* Edit: If dialects are really threatened with extinction, I wouldn’t necessarily mourn.I am happy with the way I talk and in the way that my message fits appropriately with the recipient. I will never (incomprehensible) talk flat against someone from another region out of respect for that person, just like that I expect the same from those.
It would be a shame if dialects would disappear completely, just as it would be unfortunate if art or music were to disappear from life.
You don’t need to be able to survive, but it does give some color.
A language is constantly evolving.The Dutch of today is completely different from Dutch from 500 years ago.
Because we live much more mobile than the previous generations, it is the lodging that local dialects make place for regional dialects.Each dialect is influenced by the circumstances of the time in which they are spoken. You had to know how many words are used in our Dutch, which are connected with Spanish and the Eighty Years ‘ War. Now the English words are taken over and within so many generations people will not even experience it as such.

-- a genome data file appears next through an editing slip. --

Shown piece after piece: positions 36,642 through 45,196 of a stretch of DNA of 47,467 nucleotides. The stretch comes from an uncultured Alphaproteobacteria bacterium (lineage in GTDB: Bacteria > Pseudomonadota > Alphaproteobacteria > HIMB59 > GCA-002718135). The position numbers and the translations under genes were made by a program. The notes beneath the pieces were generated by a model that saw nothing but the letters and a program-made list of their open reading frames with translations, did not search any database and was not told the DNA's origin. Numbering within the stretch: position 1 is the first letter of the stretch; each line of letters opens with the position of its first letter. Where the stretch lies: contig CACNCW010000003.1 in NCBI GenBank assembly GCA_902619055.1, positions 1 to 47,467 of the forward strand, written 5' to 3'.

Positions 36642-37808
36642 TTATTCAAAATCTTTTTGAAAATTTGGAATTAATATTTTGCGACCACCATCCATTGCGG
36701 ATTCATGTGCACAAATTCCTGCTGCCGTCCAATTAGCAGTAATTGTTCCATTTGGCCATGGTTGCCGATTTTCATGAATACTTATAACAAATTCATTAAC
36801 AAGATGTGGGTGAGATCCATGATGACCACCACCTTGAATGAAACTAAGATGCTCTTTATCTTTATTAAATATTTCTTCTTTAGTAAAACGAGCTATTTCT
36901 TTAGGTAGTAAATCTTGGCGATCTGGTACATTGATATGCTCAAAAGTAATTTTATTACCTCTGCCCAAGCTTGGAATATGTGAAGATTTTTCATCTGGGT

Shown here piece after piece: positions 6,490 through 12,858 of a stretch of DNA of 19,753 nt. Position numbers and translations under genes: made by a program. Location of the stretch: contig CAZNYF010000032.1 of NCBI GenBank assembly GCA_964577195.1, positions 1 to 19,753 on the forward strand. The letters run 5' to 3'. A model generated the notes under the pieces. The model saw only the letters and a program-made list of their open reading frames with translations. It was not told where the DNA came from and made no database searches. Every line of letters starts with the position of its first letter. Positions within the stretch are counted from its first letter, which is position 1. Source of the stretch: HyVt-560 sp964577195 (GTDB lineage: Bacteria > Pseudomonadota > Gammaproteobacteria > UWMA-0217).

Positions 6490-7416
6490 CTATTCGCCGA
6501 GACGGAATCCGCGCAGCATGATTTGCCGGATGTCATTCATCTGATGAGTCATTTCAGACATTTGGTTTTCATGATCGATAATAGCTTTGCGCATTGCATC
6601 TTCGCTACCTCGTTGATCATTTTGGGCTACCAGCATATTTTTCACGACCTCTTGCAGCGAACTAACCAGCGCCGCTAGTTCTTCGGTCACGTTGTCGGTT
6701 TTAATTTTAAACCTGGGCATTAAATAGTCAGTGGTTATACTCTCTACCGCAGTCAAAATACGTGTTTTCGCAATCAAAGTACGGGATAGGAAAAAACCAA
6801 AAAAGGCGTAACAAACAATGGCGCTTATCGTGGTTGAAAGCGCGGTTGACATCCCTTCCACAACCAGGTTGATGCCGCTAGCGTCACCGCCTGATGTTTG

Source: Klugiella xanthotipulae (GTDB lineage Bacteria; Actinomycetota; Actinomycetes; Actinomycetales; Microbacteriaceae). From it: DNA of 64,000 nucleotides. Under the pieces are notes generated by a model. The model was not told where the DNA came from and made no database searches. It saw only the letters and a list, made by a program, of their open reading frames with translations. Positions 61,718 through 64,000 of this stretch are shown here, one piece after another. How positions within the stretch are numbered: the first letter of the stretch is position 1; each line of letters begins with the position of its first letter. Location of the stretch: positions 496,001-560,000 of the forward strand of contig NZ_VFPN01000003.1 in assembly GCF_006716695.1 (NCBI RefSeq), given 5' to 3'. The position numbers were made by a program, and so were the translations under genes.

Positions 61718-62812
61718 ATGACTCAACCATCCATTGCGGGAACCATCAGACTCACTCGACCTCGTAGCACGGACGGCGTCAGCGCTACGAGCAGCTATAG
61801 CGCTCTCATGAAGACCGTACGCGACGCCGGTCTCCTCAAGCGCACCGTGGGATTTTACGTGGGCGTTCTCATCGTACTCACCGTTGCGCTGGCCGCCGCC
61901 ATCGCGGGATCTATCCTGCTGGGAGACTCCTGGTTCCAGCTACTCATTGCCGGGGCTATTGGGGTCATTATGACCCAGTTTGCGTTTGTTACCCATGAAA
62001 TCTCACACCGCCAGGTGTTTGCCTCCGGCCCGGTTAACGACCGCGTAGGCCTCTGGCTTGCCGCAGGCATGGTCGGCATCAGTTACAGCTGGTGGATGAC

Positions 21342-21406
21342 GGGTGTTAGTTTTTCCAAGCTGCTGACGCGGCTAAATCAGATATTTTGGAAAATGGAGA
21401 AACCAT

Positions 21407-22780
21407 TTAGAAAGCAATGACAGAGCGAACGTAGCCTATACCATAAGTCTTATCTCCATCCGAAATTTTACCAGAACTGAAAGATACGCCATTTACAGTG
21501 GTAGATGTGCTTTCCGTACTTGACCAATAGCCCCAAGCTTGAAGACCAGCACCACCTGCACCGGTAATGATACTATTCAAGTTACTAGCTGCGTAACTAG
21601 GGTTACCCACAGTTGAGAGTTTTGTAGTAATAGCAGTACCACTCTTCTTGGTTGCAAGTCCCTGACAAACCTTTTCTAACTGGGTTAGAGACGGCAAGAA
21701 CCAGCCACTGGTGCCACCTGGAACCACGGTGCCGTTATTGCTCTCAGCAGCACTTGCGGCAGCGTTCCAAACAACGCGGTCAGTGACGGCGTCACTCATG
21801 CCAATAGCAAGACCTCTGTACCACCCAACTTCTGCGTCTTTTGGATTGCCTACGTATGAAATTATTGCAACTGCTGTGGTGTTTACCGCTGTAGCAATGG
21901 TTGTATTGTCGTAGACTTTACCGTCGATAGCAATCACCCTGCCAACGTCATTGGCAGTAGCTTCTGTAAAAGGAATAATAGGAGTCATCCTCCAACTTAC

But it is good to keep the way we speak for posterity.A bit like history has been preserved for us and our offspring. To understand the present, you need to know the history.
And never say that one should “hear” to speak or write.Always say that one hears “today so” to speak or to write. “Tomorrow” will be different. Just be sure.
Dialects are languages, languages are culture.Without culture everything is unit sausage.
I think all dialects must be preserved.
I’m 100% Italian, and I understand my dialect, but I can’t speak it fluently.I speak Dutch much better than my own dialect (and I do not speak Dutch fluently, as you can probably see).